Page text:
The East Kent walk clearly demonstrated that Chandler and Dunn have a wonderful spot to farm in and their orchards are clearly benefitting from very good management. The walk was so well attended with over 80 people including a strong contingent of the new Under 40’s Fruit Growers Association committee there, in fact dare I say it but a lower average age than usual. The U40’s, under the leadership of Charlie Dunn, are well on their way planning the next conference in 2016, they have a fantastic plan of where they will take their group and some very strong partners on board already, I’ve booked already!

Next came August Pitts near Horsmonden, this was the Brenchley and East Sussex Technical Group and local NFU annual walk, the weather was pretty awful so the decision was taken to view the new packhouse facility. The packhouse is a great example of the kind of collaborative spirit that Chris has entered into with the new Avalon Produce Ltd group. An innovative design was conceived for the packhouse aimed at improving working conditions for packers and to be highly energy efficient. Chris worked with John Worth of Tesco to ensure understanding of variance from standard designs to ensure compliance at audit, the ICA group delivered the site, bringing in several partners to provide solutions around natural light, responsive, efficient lighting systems and ventilation. The result is a packhouse unlike the vast majority worldwide, a clean, open naturally lit space, ventilated with fresh air and a more pleasant working space, also with reduced running costs.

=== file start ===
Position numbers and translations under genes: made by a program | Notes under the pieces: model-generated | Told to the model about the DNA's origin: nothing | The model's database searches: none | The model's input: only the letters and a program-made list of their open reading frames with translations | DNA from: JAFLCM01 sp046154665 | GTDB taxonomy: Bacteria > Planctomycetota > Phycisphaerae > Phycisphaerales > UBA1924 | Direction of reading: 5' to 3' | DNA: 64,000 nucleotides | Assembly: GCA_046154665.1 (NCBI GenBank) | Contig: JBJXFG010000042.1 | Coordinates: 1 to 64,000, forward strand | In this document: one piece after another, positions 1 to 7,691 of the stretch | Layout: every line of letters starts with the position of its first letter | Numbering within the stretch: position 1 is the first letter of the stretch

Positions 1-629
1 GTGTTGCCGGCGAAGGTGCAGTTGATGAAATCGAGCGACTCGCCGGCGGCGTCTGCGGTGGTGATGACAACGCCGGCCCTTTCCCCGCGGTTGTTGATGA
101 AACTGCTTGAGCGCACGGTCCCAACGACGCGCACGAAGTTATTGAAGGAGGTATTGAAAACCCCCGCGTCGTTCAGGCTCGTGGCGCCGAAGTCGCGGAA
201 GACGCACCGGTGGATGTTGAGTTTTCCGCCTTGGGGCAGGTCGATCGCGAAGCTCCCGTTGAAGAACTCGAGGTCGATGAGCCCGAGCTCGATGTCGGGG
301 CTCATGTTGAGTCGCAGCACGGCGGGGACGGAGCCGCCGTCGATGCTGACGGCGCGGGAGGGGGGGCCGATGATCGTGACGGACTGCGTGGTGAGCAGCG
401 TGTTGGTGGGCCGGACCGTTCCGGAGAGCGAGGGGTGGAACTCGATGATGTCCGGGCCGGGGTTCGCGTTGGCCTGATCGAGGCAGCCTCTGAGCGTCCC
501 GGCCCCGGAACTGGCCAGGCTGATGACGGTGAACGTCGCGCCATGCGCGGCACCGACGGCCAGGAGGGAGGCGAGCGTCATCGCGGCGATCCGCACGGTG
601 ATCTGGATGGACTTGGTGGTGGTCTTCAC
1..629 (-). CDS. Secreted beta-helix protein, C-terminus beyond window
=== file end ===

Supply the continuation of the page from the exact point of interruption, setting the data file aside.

The third walk, delivered by the BIFGA group, was at Northiam farm, also in Horsmonden hosted by George and Mike Chambers. It was a glorious evening, brilliant sunshine after a warm day meant that this too had very good attendance. After the walk around the beautiful farm, event sponsors the ICA Group gave two short presentations – Simon Fitch began by reminding everyone of the importance of store safety, the development of the correct safety protocols and the management of the safety of your staff. He went on to discuss the availability of grant assistance for on farm developments and the support the business gives in rigours of planning applications.

All three walks were so well attended, there was such enthusiasm from all concerned and no shortage of questions for the hosts. There were quiet conversations about the pressures of the season and the challenges facing growers but in the main the walks were positive, growers looking forward and finding solutions.

So this brings me to one of those challenges… in the UK, we have had EAP and the Bramley campaign, both have, over time, delivered an amazing amount for British growers and the profile of our industry. There is a brand for Bramley, the campaign has delivered, by dogged hard work, recognition for the variety; no more are there jars of apple sauce, it’s Bramley apple sauce, Bramley apple pies and Bramley apple crumble. The EAP campaign has brought together industry leaders and retailers, engaged with retailers, the national press, consumers with one voice, one cohesive message. At a time when collaborative working is more important than ever to gain us the crucial 50% market share, to support growers feeling the pinch of retail price wars, to share knowledge and have a thriving home grown fruit marketplace we appear to be throwing it away. There are lots of examples in other sectors where the removal of the levy paid body has been wholly detrimental to the sector – the Hops marketing board and the Milk marketing board to name just two. Look how those sectors have suffered through lack of communication and collaboration and have had to work so hard to bring cohesion and critical mass to their arguments once more. Do we really want an English industry where we have no cohesive voice, no strong message delivered direct to consumers? Should we not all work for the benefit of our fruit, for the home grown food sector, working as a majority for the benefit of the whole?